3 ways leaders can begin to reverse a widening achievement gap

The highest and lowest achievers in a typical fifth-grade classroom pre-COVID were separated by as many as seven grade levels. That has widened

The achievement gap between high and low achievers is wider today than it was in 2019, newly released data shows.

Spring 2022 reading and math test scores from more than eight million students in grades 3 through 8 are more variable than they were in spring 2019, about a year before COVID upended the education system, according to NWEA, the nonprofit testing and research company.

This means there is a bigger gap between students than there had been pre-COVID, and the divide “is primarily driven by a widened distance between low and high achievers given students with lower achievement experienced larger initial impacts at the onset of the pandemic and less improvement during 2021-22,” NWEA says.

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“Purchasing a new tutoring or curricular solution isn’t enough; leaders must make deep investments in teachers that enhance their knowledge and skills, and create the sustained conditions that make classrooms equitable places to learn,” said Chase Nordengren, NWEA’s principal research lead for Effective Instructional Strategies. “The continued impact of the pandemic requires focus, new strategies, creative solutions, and collaboration between educators and families.”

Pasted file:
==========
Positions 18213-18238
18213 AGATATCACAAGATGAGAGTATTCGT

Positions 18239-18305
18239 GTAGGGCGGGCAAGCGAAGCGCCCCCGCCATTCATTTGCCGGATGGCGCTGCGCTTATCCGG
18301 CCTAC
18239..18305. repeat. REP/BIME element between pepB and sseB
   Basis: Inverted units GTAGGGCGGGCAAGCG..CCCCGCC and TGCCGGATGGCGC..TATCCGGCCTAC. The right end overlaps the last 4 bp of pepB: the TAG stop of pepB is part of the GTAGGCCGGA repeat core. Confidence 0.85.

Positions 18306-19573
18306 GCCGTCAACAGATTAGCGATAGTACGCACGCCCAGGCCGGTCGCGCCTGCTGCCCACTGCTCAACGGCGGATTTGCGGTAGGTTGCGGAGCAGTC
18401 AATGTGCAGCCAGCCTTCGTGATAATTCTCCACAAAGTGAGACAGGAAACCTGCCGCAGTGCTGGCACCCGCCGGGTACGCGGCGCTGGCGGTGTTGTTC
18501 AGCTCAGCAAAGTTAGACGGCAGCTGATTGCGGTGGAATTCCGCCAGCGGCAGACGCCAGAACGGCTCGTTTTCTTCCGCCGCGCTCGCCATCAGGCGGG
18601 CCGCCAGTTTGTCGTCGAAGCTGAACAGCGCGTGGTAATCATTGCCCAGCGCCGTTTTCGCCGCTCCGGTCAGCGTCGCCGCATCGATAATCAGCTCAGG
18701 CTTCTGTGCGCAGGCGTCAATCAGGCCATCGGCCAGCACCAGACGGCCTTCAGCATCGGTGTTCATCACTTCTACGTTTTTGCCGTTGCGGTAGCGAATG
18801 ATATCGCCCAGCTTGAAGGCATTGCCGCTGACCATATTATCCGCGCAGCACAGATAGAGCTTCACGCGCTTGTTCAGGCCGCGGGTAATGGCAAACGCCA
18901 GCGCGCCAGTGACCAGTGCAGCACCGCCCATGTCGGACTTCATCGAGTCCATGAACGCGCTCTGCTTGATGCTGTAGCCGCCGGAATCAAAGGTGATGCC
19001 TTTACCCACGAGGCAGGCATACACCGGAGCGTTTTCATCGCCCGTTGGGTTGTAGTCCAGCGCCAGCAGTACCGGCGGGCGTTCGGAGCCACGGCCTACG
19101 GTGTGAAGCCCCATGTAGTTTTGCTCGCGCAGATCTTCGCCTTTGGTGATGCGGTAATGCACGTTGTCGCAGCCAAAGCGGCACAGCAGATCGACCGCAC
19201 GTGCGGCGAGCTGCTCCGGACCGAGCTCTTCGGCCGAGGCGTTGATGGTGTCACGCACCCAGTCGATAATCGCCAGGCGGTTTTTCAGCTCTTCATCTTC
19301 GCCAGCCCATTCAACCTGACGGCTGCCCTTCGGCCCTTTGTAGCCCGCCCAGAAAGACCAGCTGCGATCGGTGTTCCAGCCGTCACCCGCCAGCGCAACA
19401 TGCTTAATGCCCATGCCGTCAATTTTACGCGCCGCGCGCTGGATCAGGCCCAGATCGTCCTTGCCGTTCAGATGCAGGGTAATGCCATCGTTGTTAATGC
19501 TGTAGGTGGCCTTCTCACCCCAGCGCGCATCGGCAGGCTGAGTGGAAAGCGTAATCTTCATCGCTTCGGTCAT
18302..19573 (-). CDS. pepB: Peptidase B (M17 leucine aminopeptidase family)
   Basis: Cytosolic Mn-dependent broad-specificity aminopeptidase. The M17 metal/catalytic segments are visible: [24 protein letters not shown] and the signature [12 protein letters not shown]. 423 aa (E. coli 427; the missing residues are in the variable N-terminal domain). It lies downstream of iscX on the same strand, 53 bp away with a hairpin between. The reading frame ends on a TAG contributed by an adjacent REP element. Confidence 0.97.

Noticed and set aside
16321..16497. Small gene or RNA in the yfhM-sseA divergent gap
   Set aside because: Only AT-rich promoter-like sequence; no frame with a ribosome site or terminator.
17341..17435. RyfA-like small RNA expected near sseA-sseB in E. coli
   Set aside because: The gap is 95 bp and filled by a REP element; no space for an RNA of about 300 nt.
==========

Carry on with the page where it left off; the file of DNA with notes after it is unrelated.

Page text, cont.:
NWEA’s researchers compared results from testing that took place from 2019-20 through 2021-22 to results from 2016-17 through 2018-19. The data show, for example, that the highest and lowest achievers in a typical fifth-grade classroom pre-COVID were separated by as many as seven grade levels. That range only widened during the pandemic.

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“Continuing to understand which students were harmed the most and the magnitude of their unmet needs will keep the focus on them as a priority to ensure appropriate interventions are provided,” said Dr. Karyn Lewis, one of the authors of the new study and director of NEWA’s Center for School and Student Progress

To tackle this widening achievement gap, NWEA recommends:

  1. Balancing between on-grade and off-grade learning to maximize growth. To ensure all students have access to grade-level materials, teachers must not only have a thorough understanding of their own grade level’s academic standards but be familiar with standards one-to-two grade levels above and below.
  2. Using real-time checks. Formative assessments will give teachers a better understanding of how—and if—students have mastered academic content. This will allow educators to make quick instructional adjustments to meet the needs of all learners.
  3. Supporting teachers by reinforcing their expertise and skills. Professional development should highlight the essential role that teachers play in students’ lives.

Here’s how one diverse district is responding: Schiller Park School District 81 in Illinois has created more flexible group instruction time across all content areas, Superintendent Kimberly Boryszewski said.

“Post-pandemic, this is more important than ever. Learning gaps across grade levels have created conditions in schools that demand educators meet students at their individual instructional levels to target their personal academic needs,” she concluded.

Matt Zalaznick
Matt Zalaznick
Matt Zalaznick is a life-long journalist. Prior to writing for District Administration he worked in daily news all over the country, from the NYC suburbs to the Rocky Mountains, Silicon Valley and the U.S. Virgin Islands. He's also in a band.

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